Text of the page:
Tiny Tuesday: Net Zero, Affordably

Dave Posluszny designed and built a net-zero house in Massachusetts from an existing foundation. No fossil fuels are used to power the house: HVAC and electric all come from solar panels on site. Posluszny aimed to make the house inexpensive (not commonly associated with net zero, at least up front) and easy to build, which led to some unusual details. Green Building Advisor shares this article he wrote about the design, and it’s worth a read to understand his decision-making process.


Vapor barrier, WRB, and thermal break at the top of the leveled foundation wall.

One detail actually generated a disclaimer on the article and much discussion in the comments. For his the water-resistant barrier (WRB) on the wall sheathing, Posluszny used Ice & Water Shield, which is also impermeable to vapor. This detail results in what some builders call a wrong-side vapor barrier, located outside the insulation instead of inside, which threatens to trap condensation in the walls and cause mold. Posluszny claims there won’t be any vapor to trap because the house is airtight and properly flashed, but a lot of builders feel uneasy.


The entire house is wrapped in Ice & Water Shield.

Posluszny describes several other unusual but logical decisions he made. Instead of making the insulation better (at a cost of square footage and budget), Posluszny opts to just install more solar panels instead. A roof vent above the scissor truss was accomplished with two layers of sheathing in order to place the WRB on the underside. The house has few windows, which is very smart from an insulation perspective; a semi-gloss white paint on ultra-smooth plaster ceilings brightens the interior.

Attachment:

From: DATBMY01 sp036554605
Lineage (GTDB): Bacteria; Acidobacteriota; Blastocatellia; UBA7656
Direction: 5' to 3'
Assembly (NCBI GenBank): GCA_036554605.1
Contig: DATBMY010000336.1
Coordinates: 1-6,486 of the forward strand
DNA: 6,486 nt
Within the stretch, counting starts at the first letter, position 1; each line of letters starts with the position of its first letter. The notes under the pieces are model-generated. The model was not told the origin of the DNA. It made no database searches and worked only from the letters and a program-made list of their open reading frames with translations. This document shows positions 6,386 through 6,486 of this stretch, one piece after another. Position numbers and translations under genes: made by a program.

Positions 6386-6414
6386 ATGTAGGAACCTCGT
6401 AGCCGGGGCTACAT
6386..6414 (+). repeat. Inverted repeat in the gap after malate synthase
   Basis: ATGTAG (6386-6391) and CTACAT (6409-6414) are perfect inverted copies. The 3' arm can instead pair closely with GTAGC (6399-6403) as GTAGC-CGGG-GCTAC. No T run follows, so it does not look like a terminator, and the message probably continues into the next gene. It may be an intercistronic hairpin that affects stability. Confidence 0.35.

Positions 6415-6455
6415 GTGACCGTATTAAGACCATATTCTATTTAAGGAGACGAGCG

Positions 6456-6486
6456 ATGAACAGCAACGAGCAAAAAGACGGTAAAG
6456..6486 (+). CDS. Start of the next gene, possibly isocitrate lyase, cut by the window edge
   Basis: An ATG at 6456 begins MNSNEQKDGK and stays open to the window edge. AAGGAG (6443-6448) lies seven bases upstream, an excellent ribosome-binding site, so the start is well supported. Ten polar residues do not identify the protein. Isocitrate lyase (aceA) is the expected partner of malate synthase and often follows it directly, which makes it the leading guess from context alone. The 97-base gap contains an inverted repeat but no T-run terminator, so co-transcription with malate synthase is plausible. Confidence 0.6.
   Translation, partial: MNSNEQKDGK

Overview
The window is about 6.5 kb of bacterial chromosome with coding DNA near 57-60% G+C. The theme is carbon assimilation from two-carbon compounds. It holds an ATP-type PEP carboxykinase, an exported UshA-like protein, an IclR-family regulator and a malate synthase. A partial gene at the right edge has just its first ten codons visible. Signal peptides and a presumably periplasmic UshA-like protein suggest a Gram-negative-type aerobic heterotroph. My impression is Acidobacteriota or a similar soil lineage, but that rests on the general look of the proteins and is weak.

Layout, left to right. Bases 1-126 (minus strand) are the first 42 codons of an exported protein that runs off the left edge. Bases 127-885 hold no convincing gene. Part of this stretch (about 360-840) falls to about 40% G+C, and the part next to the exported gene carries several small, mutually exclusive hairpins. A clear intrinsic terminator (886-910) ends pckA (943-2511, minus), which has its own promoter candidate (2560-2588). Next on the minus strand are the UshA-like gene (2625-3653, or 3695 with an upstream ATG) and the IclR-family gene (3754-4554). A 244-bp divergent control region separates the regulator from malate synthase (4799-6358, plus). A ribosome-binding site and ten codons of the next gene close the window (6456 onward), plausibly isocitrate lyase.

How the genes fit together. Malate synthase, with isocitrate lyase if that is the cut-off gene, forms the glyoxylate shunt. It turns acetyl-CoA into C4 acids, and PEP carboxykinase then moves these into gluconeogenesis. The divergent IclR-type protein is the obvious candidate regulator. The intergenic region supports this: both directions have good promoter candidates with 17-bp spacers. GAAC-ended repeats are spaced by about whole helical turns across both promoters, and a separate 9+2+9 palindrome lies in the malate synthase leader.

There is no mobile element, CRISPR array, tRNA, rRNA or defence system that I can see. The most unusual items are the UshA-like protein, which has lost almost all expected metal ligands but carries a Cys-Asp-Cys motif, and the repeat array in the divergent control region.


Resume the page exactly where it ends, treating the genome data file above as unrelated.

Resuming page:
I applied this thinking to all my decisions, and found that the least expensive way to be net-zero is not always the most energy-efficient way.
–Dave Posluszny


Open floor plan, showing one of the two lofts.

BONUS! Here is a glossary of the four barriers a house requires to maintain the temperature and humidity inside – in other words, to keep you comfortable.

Air barrier: The layer that prevents ambient air from entering the building, or conditioned air from leaving it. The sheathing usually serves as the air barrier, but builders need to be religious about filling in accidental holes (with spray foam, perhaps) in order to make a house completely airtight.

Thermal barrier, aka insulation: The layer that prevents heat from moving in or out of the building. The thermal barrier defines the building envelope. A conducting material that passes through the thermal barrier is called a thermal bridge, which wastes energy and should be avoided.

Vapor barrier: The layer that prevents water vapor in the air from entering the building. Exterior-grade plywood, plastic or aluminum sheeting, or Ice & Water Shield may be used as a vapor barrier. (If the house has a perfect air barrier with no holes, then the air barrier also serves as a vapor barrier.) Installed incorrectly, a “wrong way” vapor barrier may trap water vapor in the walls, leading to mold.

Water-resistant barrier (WRB), aka drainage plane: The layer that keeps rain and other liquid water from entering the building. Most houses use felt paper, also known as housewrap, but this house uses peel-and-stick Ice & Water Shield, which doubles as a vapor barrier as described above.

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